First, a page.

One half of Cathi Unsworth’s latest novel, Bad Penny Blues, chronicles the ascent to success for young artists Stella and husband Toby. The other half of the story, alternating chapter by chapter with Stella’s voice, is the experience of Constable Pete Bradley. Bradley’s discovery of a murdered prostitute (the first of many to come) will color his career and draw him to the attention of powerful, often dangerous, people. As the years pass, Bradley becomes deeply enmeshed in investigating a world of police brutality, corruption, and violence.
Stella and Bradley’s stories mature with a third character: London during the tumultuous sixties. This incendiary time of social and political unrest, fraught with scandals, riots, and crime, makes for an increasingly treacherous setting. And although at first, Bradley and Stella’s stories are independent but for the presence of London in all its seedy glory, one major thread ties them together: Each time a prostitute is slain, Stella dreams she is that woman in her final moments. It is at such times that this period crime novel takes a turn for supernatural thriller.
As the plot develops, a number of Unsworth’s seemingly peripheral characters begin to appear in both storylines. Bradley and the artists are drawn into a web of similar people, of mystery, and of something very corrupt indeed. Bad Penny Blues traces the connection between London’s upper and lower crusts, and locates the wickedness in both. With candid language, Unworth spools out a story of sadistic men in power, their corrupt lives, and their violent desires for sex and power.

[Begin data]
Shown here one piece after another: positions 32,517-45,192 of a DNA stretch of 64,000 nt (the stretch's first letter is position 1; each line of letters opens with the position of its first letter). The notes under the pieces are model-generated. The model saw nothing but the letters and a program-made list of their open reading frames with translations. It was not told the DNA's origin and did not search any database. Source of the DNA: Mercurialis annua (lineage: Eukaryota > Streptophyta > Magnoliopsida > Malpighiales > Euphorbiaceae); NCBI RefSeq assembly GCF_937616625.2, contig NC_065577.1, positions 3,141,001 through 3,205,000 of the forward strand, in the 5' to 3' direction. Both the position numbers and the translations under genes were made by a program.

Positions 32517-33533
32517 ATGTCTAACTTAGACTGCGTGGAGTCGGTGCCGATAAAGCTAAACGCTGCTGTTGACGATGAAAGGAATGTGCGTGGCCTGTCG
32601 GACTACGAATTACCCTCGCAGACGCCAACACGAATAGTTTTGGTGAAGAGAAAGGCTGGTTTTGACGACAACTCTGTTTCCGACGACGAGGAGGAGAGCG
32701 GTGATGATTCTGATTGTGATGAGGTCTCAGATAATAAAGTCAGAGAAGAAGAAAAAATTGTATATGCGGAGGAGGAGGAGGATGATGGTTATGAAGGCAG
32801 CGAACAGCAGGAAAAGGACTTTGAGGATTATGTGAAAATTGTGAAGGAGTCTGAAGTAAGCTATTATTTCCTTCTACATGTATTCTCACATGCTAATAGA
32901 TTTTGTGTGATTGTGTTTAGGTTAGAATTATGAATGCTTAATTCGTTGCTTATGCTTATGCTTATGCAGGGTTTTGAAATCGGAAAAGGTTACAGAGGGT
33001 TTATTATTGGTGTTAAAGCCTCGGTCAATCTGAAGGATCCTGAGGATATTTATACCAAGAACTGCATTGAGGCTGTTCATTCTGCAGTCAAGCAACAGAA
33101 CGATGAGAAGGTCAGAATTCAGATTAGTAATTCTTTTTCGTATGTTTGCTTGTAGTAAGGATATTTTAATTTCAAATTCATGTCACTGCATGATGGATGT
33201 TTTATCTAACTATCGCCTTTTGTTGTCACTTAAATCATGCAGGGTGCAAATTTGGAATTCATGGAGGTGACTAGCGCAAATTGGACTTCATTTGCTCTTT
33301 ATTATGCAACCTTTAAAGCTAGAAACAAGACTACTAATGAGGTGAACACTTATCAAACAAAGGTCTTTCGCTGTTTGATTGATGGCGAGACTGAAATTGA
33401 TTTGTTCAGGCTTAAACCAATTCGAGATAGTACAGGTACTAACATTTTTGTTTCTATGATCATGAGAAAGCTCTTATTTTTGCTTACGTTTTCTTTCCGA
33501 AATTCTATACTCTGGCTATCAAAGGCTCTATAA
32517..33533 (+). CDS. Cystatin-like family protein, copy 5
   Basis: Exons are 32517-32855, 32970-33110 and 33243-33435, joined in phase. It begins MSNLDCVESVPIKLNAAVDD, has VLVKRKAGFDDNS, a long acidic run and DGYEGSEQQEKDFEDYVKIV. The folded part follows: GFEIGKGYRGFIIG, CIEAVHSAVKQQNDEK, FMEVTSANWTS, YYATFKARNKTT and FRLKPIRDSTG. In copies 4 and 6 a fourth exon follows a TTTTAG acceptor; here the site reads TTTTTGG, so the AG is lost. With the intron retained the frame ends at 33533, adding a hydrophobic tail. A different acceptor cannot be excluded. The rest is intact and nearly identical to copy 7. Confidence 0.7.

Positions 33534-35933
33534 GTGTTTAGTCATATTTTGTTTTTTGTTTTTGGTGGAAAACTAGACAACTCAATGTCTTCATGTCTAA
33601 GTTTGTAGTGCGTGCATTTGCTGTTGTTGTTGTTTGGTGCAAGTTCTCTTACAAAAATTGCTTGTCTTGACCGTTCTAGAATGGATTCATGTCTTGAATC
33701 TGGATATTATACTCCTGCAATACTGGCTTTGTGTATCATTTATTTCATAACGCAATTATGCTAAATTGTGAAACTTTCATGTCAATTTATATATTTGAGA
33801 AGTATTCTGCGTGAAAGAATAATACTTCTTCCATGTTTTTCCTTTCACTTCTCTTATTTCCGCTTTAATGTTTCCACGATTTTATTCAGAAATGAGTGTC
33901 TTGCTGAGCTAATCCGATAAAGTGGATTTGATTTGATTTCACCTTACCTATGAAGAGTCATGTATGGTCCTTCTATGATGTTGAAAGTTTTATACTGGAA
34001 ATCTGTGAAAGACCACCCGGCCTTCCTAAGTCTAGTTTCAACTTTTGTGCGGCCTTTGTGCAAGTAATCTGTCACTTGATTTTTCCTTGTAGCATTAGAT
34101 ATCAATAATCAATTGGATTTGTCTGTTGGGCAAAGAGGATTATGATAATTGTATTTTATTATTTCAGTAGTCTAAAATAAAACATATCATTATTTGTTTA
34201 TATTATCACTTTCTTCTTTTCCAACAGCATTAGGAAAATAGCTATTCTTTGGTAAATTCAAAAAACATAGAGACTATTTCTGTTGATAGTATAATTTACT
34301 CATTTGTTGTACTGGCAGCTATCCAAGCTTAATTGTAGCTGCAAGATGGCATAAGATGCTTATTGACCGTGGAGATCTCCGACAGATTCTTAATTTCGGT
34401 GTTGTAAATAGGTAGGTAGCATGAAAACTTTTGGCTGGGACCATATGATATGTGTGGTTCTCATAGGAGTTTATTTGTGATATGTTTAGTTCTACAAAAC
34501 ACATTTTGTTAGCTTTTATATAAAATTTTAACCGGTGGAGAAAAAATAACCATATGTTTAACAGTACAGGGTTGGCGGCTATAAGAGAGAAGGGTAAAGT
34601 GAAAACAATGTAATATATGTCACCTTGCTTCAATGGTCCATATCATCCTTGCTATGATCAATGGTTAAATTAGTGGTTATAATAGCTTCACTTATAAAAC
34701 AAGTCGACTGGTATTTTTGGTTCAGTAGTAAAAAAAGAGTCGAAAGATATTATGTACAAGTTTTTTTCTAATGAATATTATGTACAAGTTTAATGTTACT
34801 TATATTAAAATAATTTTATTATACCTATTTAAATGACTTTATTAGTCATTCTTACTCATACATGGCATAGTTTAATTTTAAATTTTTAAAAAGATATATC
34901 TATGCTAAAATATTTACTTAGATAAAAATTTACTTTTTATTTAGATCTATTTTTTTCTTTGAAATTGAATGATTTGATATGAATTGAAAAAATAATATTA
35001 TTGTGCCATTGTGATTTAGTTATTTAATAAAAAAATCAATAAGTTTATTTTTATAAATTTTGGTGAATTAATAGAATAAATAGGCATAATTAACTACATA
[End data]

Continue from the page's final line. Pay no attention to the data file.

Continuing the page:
For the entire ride—and the novel is an entertaining yet serious experience—the reader is thrown off balance again and again. Lulled by the complexity of each character, the realistic depictions of each situation, and a very convincing catalogue of desires, fears, and emotions, readers are then jarred by the novel’s furious pace, explicit sexual allusions, and violence.
The result is a complicated yarn that simultaneously illuminates the spirit of a bygone era and casts it into shadow.
For those with an interest in London’s social and artistic scene during this period, Bad Penny Blues is an ideal read. Those without a developed familiarity with sixties English colloquialisms will find themselves reaching for a dictionary of slang: Unsworth’s novel is ripe with the idioms and expressions of the time, and readers will want to understand the nuances of every word.
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